roughly 200,000 in 2009, when Obama allowed unrestricted Cuban-American
travel to the island.
To the dismay of embargo advocates, Obama removed restrictions imposed
by President George W. Bush that limited Cuban-Americans to one trip
every three years. Now they can go as often as they want to visit family
Last month, Obama again loosened the rules, this time to allow
universities and religious groups to sponsor trips on a general license,
which means they don't have to seek permission for each trip. The latest
rules also make it easier for cultural groups and some other travelers
to get a special license to go to Cuba. And more airports can seek
permission to service direct flights, beyond the current three in New
York, Miami and Los Angeles.
Tom Cooper, president of Fort Lauderdale-based Gulfstream Air Charter,
said traffic on his flights between Miami and Havana roughly doubled in
the past year.
During the Bush years, his company used a 19-seat airplane and flew two
flights daily. He now operates one flight daily between Miami and Havana
using a 737 jet that can hold 146 passengers.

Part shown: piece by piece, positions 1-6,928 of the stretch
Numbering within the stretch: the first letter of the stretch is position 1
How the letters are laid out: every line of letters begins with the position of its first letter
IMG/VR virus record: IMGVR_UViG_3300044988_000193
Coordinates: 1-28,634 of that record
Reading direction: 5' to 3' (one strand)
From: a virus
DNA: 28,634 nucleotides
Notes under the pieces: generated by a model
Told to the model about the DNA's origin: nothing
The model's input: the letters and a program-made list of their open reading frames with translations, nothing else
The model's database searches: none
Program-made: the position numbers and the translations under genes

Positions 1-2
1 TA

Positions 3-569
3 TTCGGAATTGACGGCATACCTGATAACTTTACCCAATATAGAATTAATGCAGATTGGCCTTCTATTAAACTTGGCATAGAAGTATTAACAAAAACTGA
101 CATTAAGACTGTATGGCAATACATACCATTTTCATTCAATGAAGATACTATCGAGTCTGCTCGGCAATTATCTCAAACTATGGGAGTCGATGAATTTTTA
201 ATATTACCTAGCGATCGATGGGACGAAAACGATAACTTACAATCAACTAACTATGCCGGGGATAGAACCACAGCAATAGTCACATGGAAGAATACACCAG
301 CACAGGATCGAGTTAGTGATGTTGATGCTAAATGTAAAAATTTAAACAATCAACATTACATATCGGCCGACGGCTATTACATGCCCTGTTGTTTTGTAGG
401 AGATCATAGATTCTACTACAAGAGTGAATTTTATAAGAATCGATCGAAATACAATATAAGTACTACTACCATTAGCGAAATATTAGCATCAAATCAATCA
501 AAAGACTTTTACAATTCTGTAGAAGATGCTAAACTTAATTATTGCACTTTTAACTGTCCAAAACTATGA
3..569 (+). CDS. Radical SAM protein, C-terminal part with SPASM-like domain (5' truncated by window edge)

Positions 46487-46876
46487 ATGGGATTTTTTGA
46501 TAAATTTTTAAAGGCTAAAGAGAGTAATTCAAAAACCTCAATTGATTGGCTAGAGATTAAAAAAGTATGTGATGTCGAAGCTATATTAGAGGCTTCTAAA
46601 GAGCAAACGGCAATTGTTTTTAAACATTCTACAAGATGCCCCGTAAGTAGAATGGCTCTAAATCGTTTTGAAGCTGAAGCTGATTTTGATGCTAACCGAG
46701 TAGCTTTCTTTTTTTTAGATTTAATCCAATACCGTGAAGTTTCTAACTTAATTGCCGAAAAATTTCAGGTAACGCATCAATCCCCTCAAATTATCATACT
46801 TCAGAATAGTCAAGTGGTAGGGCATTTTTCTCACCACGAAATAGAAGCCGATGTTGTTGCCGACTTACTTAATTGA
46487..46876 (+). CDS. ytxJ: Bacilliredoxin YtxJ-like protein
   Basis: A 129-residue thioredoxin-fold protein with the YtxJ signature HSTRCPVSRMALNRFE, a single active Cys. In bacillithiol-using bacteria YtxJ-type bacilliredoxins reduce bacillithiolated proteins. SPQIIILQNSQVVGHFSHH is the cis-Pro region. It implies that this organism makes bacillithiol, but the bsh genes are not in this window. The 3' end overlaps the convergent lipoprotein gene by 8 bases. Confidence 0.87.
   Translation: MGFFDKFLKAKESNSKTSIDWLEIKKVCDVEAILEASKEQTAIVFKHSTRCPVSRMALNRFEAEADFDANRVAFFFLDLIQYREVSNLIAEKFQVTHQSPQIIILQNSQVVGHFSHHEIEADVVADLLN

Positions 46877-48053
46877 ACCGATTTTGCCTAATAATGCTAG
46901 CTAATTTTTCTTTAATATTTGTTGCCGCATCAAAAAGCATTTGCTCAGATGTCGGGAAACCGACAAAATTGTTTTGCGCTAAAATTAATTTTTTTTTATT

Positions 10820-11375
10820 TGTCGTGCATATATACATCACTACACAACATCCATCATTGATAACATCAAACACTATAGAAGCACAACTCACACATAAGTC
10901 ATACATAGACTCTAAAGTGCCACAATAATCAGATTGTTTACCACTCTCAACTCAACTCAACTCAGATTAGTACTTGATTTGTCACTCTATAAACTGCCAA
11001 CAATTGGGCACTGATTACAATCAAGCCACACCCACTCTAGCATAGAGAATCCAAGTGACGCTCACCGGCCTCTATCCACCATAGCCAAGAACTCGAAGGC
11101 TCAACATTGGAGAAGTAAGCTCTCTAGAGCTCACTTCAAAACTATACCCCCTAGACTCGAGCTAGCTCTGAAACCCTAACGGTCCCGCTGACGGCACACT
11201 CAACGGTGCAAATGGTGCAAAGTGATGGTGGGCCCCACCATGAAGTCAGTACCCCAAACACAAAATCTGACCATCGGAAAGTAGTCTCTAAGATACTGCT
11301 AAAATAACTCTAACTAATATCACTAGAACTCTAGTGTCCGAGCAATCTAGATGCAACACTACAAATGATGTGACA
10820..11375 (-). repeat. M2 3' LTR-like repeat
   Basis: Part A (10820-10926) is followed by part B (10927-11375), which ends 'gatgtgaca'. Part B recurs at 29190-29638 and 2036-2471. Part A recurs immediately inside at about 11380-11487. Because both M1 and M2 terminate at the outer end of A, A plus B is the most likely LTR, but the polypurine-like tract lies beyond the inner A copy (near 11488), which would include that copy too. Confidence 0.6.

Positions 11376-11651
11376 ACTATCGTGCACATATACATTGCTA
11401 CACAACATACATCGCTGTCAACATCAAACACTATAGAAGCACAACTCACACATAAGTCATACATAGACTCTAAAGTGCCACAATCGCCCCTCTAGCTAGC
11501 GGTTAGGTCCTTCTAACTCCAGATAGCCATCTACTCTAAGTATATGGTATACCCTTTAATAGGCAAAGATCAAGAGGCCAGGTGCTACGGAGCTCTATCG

He books fewer passengers than the capacity on the way down — or adds an
extra small plane just for cargo — to accommodate all the toiletries,
food, clothes, shoes and other goods that Cuban-Americans take to their
If the latest rule change creates enough demand, Cooper would consider
adding flights from Tampa.
"I don't think it will be a landslide of people," he said. "And it will
take a while to ramp up."
Would-be travelers from Florida's university community face special
restrictions because the state Legislature in 2006 banned the use of
state funds to travel to federally designated "terrorist states," such
as Cuba and Iran.
Such limits are strongly backed by some Cuban-American leaders and other
embargo proponents, who fear that American travel puts money in the
hands of the Castro regime.
"The travel money that goes to Cuba delays the day when this [Castro]
government or any other will have to really open up and say to Cubans,
'You can buy and sell and engage in trade just like any other normal
society,' " said Frank Calzon, executive director of the Center for a
Free Cuba, based in Arlington, Va. "These measures have emboldened the
Administration officials say the new rules will encourage
people-to-people contacts and spread information to Cuba, empowering
those who push for democratic reforms.
Charter carriers say they just want to meet the demand from many
Americans who yearn to go to Cuba and do not want to break the law by
traveling through third countries.
"The passengers have increased just because we have more flights, and
it's more convenient to travel there. The process is streamlined," said
Michael Zuccato, general manager of Cuba Travel Services, which operates
charters from Los Angeles and Miami. "Before, we had to check how much
money they took, herd them into special areas, put them through more
security. Now they are treated like regular passengers, just like